Angela Corey is state attorney for Florida's 4th Circuit, where she's put children as young as 12 on trial as adults, facing life in prison — in solitary, because children can't be mixed with adult populations — without counseling, education, or any access to family.
Corey's Duval County represents 5% of the Florida population and 25% of its death penalty cases — the highest per-capita rate of capital trials in America. She also leads Florida in sending children to adult prison, based on the discredited, Clinton-era theory of "superpredators." A disproportionate amount of those children are black. Some are on trial for their first offenses.
Matt Shirk, Jacksonville's public defender, has a close relationship to Corey: he and she are former GOP running-mates for public office, he is her former intern, and she calls him "darling" in public. Before being elected public defender, Shirk had never defended a homicide case. He ran on promises of saving tax-dollars, and boasts that he doesn't use the money allocated to investigating mitigating evidence for his clients. He also has been cited for extreme professional misconduct, including sexual harassment and termination of female staff, and violating client-attorney privilege in press interviews in which he was struggling to clear his reputation after gross negligence in the defense of his underage clients.
Shirk's bumbling assistant, Refik Eler — hired to replace the experienced PDs that Shirk fired on taking office — has been repeatedly cited for failing his duty to his clients facing the death penalty (for example, "encouraging clients not to argue that they have reduced culpability due to a mental disease or defect"). Eight of Eler's clients have been sent to death row — more than any other Florida defender.
In The Nation, Jessica Pishko tells the story of Cristian Fernandez, a 12 year old child whose mother conceived him after being raped at the age of 12 herself. Corey had Fernandez tried as an adult, facing life in prison, when he was accused of murdering his two year old brother David (a murder whose culpability was very muddy). Fernandez faced life in adult prison if convicted, with at least six years in solitary, in order to segregate him from the adult prisoners, and without access to any services or education, or family (he was a ward of the state, effectively orphaned at 12).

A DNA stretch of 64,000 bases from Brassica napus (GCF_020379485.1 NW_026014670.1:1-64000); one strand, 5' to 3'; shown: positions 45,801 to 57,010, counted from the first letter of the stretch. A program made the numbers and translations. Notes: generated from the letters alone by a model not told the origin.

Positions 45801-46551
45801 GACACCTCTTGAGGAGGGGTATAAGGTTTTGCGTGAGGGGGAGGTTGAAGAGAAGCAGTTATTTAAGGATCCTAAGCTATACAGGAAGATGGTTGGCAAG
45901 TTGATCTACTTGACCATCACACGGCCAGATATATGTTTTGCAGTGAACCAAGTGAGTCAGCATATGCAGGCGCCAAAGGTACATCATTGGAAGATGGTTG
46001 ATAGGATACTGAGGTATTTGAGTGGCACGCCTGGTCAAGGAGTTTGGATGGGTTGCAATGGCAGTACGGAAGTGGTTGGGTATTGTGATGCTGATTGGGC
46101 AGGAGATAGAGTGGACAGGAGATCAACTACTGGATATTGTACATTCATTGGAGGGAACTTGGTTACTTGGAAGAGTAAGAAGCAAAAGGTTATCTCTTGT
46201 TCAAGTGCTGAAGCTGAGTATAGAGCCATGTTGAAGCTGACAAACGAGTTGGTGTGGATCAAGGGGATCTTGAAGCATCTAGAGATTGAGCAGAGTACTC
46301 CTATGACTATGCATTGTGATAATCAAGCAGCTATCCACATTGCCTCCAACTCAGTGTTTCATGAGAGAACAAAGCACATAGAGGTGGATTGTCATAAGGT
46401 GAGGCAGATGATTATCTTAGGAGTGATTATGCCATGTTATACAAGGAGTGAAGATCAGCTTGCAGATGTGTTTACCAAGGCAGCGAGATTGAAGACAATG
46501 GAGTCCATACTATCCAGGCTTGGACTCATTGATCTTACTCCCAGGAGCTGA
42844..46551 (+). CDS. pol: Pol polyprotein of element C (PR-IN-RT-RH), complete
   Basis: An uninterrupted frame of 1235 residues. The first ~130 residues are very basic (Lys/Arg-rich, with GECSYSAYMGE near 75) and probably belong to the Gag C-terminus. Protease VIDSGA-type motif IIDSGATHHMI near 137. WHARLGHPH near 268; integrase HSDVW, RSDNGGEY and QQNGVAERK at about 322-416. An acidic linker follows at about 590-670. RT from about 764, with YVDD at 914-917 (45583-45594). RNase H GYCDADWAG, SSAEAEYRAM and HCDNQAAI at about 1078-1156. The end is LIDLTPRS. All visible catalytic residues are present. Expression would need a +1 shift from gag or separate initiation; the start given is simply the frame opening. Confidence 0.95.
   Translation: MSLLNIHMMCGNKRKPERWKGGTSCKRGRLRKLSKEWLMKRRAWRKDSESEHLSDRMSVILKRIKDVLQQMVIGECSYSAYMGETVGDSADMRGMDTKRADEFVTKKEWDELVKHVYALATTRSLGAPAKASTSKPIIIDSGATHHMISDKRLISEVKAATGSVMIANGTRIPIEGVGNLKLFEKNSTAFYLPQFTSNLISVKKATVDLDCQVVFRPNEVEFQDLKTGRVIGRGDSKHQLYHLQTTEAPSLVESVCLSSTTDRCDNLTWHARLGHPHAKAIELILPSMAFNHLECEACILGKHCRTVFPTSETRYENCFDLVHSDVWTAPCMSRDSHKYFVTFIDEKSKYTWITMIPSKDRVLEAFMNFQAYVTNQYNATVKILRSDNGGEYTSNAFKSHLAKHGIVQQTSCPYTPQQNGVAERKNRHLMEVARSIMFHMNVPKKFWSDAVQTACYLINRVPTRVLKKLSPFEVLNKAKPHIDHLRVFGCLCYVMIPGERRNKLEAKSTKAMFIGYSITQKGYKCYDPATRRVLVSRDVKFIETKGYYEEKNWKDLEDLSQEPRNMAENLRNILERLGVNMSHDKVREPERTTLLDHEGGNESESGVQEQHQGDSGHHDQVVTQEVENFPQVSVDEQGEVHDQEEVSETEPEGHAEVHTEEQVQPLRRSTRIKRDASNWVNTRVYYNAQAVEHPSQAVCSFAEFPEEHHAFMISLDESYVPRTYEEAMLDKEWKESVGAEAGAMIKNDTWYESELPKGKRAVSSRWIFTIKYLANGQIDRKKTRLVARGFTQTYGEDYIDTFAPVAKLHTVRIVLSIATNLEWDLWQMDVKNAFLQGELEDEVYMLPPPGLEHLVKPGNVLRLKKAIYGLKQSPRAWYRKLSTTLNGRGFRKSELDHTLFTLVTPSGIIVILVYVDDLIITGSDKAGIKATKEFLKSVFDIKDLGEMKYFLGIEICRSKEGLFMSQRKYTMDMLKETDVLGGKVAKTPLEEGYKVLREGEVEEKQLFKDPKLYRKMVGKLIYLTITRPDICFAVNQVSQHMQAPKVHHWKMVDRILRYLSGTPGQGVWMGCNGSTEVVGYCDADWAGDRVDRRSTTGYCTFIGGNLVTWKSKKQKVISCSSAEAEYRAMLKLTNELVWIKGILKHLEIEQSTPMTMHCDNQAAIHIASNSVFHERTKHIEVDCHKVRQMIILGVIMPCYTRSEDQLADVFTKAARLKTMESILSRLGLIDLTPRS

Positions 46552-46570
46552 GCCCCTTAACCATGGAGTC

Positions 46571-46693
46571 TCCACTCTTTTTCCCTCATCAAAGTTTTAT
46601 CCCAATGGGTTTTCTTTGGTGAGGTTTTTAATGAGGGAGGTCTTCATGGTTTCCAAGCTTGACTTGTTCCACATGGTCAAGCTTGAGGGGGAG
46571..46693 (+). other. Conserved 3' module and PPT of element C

Serving as Fernandez's defender, Shirk failed his client in every way. When Corey added a sexual molestation charge against Fernandez, Shirk allowed Fernandez to be questioned without a guardian or counsel present. Then, after Fernandez's case was taken over by pro bono counsel who were alarmed at Shirk's misconduct, Shirk continued to act as if her was Fernandez's lawyer, giving interviews in which he disclosed facts statements that Fernandez made under client-attorney privilege in an effort to minimize his incompetence.
Corey insists that nothing is wrong, that she is trying to protect the community, and that she is competent and upright. She also spent $800,000 in taxpayer dollars to build a special walkway from her office to the courthouse to protect her from potential assaults, despite the fact that no Fourth District prosecutor has ever been assaulted between the prosecutor's office and the court.
In the final moments of Juvenile Lifers, Corey can be seen watching angrily in the courtroom as Cristian receives a much lighter sentence than the one she'd sought. In 2011, Corey told a local reporter that she went to court because she "wanted to see: What does a 12-year-old who did this look like? Is he going to look like what you would envision?"
In fact, Cristian looked like a 12-year-old kid.
When I spoke with Corey, she still couldn't seem to believe that anyone cared about Cristian's case. "The problem with the juvenile system," she told me, "is that I don't think it can address the problems that create the kind of mind that can kill and rob or continue to do violent acts to other people." As for Cristian, she reiterated: "We have to do something. We have to protect the community from this young man."
Is Angela Corey the Cruelest Prosecutor in America? [Jessica Pishko/The Nation]